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  • School of Engineering

    • Kirkbride Hall
    • tel: 610-499-4037
    • fax: 610-499-4059
  • Nora Kogut

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Curriculum, Robotics Engineering

Requirements

Widener’s robotics engineering program provides a broad-based education in a supportive environment that encourages inquisitive, analytical, and creative thinking, and exposes students to real-world practical aspects of the engineering profession.

Students enjoy easy access to modern, well-equipped laboratories and computer facilities. By participating in multiple lab courses and team-based projects as part of their curriculum, and through undergraduate research opportunities, students practice what they learn in this exciting field where engineering meets automation.

Robotics Courses

Here is a selection of courses students typically take as a robotics engineering major.

RE 101 Introduction to Microcontroller in Robotic Systems

Students are introduced to the basic principles of microcontrollers through a hands-on robotic laboratory experience. The course covers building a robotic device, programming the embedded microcontroller in a high-level language, and testing the completed design to meet certain specifications.

RE 301 Mechanics of Robotics Systems

Theory and application of mathematical models to analyze, design, and control serial kinematic chains (serial manipulators). Covers the forward and inverse kinematics, the manipulator Jacobian, trajectory planning, design, dynamics including Newton-Euler and Lagrangian methods and control.

RE 302 Signal Analysis in Robotic Systems

This course focuses on the representation, design, and analysis of continuous and discrete time signals in robotic systems. Topics include linear systems, frequency response, convolution, Laplace transforms, Fourier series, Fourier transforms, Nyquist sampling theorem, z transform, and linear filters.

RE 303 Machine Design for Robotics Systems

Introduction to the design of mechanical elements and systems subjected to both steady and variable loading conditions. Consideration of failure criteria, material use, economics, reliability, codes and standards. Projects to design components and assemblages of robotic mechanical systems to given criteria by synthesis and analysis.

RE 304 Object-oriented Programming for Robotics Applications

This course provides an introduction to C++ programming and the concepts of object-oriented design, including functions, arrays, pointers, strings, classes, inheritance, abstract data types, encapsulation, member access control, constructors, and destructors, operator overloading, virtual functions, polymorphisms, I/O streams, templates, and exception handling.

RE 401 Robotics and Mechatronics Lab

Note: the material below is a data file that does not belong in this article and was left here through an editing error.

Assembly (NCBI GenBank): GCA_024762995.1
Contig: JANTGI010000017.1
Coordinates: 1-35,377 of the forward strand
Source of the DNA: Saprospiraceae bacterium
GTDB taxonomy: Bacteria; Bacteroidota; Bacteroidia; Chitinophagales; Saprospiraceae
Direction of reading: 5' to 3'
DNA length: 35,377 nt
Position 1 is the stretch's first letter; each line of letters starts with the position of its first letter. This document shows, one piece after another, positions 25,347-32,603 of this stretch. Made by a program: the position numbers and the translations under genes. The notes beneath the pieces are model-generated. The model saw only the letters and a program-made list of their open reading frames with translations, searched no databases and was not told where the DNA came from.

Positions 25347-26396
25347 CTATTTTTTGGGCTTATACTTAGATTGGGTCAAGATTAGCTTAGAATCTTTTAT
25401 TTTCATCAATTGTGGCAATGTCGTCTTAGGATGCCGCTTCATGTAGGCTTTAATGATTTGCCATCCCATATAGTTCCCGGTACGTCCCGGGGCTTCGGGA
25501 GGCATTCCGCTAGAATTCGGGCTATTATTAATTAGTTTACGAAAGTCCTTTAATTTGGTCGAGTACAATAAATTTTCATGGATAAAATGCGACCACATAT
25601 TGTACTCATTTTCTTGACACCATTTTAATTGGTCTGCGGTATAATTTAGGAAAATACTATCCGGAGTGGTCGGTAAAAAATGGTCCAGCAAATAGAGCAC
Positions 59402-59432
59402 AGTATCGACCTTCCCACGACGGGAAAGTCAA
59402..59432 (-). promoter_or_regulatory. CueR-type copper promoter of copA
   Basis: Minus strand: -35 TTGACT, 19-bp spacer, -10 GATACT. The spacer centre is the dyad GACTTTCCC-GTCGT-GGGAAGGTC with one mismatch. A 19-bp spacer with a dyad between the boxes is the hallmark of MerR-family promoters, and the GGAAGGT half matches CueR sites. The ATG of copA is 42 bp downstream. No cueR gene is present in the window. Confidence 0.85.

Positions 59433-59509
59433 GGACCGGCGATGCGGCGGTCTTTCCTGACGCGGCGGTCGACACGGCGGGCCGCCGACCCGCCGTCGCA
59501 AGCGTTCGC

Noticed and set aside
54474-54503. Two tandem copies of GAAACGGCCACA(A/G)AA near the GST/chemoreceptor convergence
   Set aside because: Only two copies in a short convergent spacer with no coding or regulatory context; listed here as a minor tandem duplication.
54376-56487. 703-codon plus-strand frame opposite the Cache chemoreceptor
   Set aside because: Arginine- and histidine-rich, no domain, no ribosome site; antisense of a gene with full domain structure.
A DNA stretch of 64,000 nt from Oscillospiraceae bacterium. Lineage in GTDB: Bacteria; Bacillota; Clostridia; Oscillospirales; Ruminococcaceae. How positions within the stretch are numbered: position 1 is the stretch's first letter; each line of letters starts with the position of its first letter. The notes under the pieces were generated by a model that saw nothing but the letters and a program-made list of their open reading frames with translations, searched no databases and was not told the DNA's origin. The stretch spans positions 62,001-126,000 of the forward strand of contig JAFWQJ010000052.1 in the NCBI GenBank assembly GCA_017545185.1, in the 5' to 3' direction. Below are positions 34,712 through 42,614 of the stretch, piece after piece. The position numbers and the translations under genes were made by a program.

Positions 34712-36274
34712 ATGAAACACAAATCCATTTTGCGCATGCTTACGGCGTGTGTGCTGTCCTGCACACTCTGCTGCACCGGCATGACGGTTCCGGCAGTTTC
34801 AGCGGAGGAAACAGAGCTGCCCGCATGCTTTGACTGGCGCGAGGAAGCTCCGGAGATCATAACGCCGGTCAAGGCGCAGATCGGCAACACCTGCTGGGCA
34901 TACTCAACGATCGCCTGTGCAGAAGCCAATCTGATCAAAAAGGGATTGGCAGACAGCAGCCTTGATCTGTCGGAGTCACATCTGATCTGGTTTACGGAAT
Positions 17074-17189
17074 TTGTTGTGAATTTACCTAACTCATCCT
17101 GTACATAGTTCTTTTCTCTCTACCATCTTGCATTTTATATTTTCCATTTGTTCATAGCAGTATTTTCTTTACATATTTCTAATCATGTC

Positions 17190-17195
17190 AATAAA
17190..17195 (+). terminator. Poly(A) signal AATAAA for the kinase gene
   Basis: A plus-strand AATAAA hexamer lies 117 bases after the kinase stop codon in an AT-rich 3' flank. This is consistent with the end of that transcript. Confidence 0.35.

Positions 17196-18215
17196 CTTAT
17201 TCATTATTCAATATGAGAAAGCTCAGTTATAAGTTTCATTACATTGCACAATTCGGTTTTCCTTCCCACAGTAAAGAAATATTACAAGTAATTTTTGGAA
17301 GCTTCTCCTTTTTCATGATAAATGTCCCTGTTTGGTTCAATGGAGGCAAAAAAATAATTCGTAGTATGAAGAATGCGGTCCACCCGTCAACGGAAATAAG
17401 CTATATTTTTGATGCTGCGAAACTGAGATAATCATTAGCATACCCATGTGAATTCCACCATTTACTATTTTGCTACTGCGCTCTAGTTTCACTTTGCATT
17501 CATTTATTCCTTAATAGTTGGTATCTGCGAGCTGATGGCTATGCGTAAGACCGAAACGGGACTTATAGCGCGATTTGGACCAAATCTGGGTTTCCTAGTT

Laboratory illustrating topics covered in courses RE301 (Mechanics of Robotic Systems) and RE 402 (Introduction to Mechatronics). Lab sessions allow for constructing robotics and mechatronic systems that integrate mechanical, computer, and electronic components. Includes a comprehensive design project.

RE 402 Introduction to Mechatronics

Design, modeling, and simulation of electromechanical systems with computational elements that are designed to achieve behavioral response goals. Course topics include models and computer simulation of mechanical and electromechanical system elements, sensors, signal processing, embedded computers, control algorithms, computer interfacing, actuators, and system performance evaluation. The course includes a number of workshops during which students are guided through applications of the lecture topics.

RE 403 Control of Robotics Systems

Methods of controlling a serial manipulator to track a desired position using linear and nonlinear control methods. Analysis and design of continuous linear feedback control systems. Active force control and hybrid position/force control with a robot.

RE 404 Professional Seminar

Presentation and discussion of current engineering problems and solutions. This seminar familiarizes engineering students with professional ethical issues using case studies. The students will be able to analyze, reflect on, and act to resolve ethical issues arising from engineering decisions in accordance with the National Society of Professional Engineers (NSPE) Code of Ethics for Engineers.

ENGR 401, 402 Senior Project I, II

A capstone experience in which the student undertakes an engineering project incorporating standards and realistic constraints that include the following considerations: economic; environmental; sustainability; manufacturability; constructability; ethical; health and safety; social; and political. These projects involve creative conception, design, development, construction, and evaluation. Students work in small groups under the guidance of a faculty advisor. Progress reports are required in both semesters. A formal written report and an oral presentation are also required at the conclusion of the project.

Technical Electives

  • Senior robotics engineering courses
  • Senior or junior level engineering courses from other engineering majors approved by the instructor and the faculty advisor

BME 448 Biomedical Devices
EE 476 Introduction to Image Processing
ME 474 Introduction to Finite Element Analysis
ME 477 Introduction to Composite Materials

  • Computer science courses approved by the instructor and the faculty advisor